By: Steve Smith
Stocks saw some of their most volatile weeks in January, culminating last week, which saw the major indices have 2%+ moves each day and 4%-plus intraday price swings. This helped send the VIX above 30% level. But, real jaw-droppers came when large caps such as Amazon (AMZN), Facebook (FB), and Paypal (PYPL) each moved over 20%, following their earnings reports — the action type you may expect in speculative biotechs, not mature $500+ billion market leaders that produce consistent profits.
While prices have stabilized in the last few days, there are still a few key confluences keeping people on guard. The SPDR S&P 500 Trust (SPY) and Invesco Nasdaq 100 (QQQ) enjoyed a nice bounce from oversold conditions recovering about half losses from the January lows. However, they’re now at a midpoint of the recent range with an overhang supply above current levels.
Technicians are also pointing to the 200-day moving average crossing below the 20 DMA in the QQQ’s, and it’s close in the SPY. This is often a sign of a change; people will be on guard if the 200 DMA crosses the 50-day, known as the dreaded “death cross.”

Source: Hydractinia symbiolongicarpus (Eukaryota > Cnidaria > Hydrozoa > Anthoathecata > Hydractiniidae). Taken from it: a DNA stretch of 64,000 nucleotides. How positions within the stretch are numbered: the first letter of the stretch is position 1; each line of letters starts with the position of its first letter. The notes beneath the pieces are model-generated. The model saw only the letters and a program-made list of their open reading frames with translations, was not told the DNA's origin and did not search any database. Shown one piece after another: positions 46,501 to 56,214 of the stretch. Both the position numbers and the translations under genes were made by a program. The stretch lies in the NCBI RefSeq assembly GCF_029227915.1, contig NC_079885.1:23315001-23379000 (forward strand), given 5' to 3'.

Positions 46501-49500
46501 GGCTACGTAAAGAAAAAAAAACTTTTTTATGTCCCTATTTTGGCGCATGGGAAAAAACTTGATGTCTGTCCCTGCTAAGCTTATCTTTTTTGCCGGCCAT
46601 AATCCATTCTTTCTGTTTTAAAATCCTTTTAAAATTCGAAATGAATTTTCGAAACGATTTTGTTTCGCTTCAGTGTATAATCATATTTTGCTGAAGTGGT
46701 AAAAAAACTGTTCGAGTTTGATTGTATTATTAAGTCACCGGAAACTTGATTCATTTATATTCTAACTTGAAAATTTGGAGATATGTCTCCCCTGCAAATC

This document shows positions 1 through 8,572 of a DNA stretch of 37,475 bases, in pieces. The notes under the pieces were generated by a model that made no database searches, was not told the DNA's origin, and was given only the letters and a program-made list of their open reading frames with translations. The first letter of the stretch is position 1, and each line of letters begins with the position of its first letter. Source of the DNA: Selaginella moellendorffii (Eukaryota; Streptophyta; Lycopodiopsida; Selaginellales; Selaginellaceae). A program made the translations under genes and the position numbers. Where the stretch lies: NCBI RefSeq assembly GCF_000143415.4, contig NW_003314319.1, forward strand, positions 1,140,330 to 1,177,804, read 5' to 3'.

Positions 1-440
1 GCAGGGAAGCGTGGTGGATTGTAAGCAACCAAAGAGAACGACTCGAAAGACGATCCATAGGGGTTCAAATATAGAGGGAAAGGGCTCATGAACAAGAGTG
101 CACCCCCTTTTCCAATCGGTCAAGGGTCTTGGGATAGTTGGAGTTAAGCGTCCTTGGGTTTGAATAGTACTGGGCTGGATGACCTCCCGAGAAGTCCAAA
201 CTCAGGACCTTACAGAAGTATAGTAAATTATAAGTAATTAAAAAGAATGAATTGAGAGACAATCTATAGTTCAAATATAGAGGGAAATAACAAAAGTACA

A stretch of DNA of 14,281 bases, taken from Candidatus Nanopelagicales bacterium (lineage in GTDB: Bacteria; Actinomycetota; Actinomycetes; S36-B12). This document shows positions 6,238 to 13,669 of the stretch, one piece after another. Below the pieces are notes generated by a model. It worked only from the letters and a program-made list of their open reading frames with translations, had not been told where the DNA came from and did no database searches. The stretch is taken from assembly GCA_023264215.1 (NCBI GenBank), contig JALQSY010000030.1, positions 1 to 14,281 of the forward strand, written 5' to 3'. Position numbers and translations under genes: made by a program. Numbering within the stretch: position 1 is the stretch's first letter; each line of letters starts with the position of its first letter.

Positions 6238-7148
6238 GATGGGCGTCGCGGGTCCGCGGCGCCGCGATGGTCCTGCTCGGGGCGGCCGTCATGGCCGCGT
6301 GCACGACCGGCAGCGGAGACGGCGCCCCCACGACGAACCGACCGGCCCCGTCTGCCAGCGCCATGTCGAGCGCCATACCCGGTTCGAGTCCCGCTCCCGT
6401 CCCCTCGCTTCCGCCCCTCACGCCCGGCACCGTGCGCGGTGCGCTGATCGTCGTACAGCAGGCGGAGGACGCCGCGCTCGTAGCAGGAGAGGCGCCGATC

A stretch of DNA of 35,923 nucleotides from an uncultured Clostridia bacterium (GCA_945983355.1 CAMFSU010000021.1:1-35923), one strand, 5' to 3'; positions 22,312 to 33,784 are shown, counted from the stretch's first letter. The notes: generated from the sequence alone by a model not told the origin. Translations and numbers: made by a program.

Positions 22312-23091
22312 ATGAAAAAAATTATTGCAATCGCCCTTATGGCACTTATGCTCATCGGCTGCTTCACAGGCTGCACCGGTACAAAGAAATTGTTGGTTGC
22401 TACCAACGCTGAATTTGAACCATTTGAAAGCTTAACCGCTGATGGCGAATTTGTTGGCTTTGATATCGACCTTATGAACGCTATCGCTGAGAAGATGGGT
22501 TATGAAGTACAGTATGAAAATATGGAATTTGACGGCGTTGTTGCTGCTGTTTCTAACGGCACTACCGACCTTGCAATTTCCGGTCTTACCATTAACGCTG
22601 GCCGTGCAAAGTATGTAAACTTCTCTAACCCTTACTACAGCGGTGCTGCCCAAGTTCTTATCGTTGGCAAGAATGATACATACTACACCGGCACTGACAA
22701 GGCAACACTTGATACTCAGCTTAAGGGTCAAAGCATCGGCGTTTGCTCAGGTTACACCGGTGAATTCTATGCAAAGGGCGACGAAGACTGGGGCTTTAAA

Second, and possibly the largest contributing factor to the increased volatility is the steep drop in liquidity in the past few weeks. There have been wider bid/ask spreads and less depth at each price level; a sign of confusion, indecision, and a risk-off mentality.
The lack of liquidity leads to ‘air pockets’ where the algos take control of the market and cause swift drops or pops. For example, just this morning, the SPY and QQQ went from session lows to session highs, about a 1.2% move, in just 30 minutes on no news.
This image shows liquidity dropping to the lowest levels since March 2020 when the pandemic sell-off hit.
The last point of concern, that’s been evident for a while, is the market breadth deterioration, which has rolled over. We’ve frequently talked about how MAGA stocks have propped up the headline indices while masking the bear market that occurred below the surface, especially in high-growth names. If breadth can’t improve, I’d expect the generals to retreat to the wounded soldiers.
This all adds up to a market waffling with quick reversals and choppy trading within a range. This could continue for the next few weeks, ahead of the March FOMC meeting.
Right now, that seems a long time away. Tomorrow, I’ll share some of the trades Options360 has been making within this mixed-up market.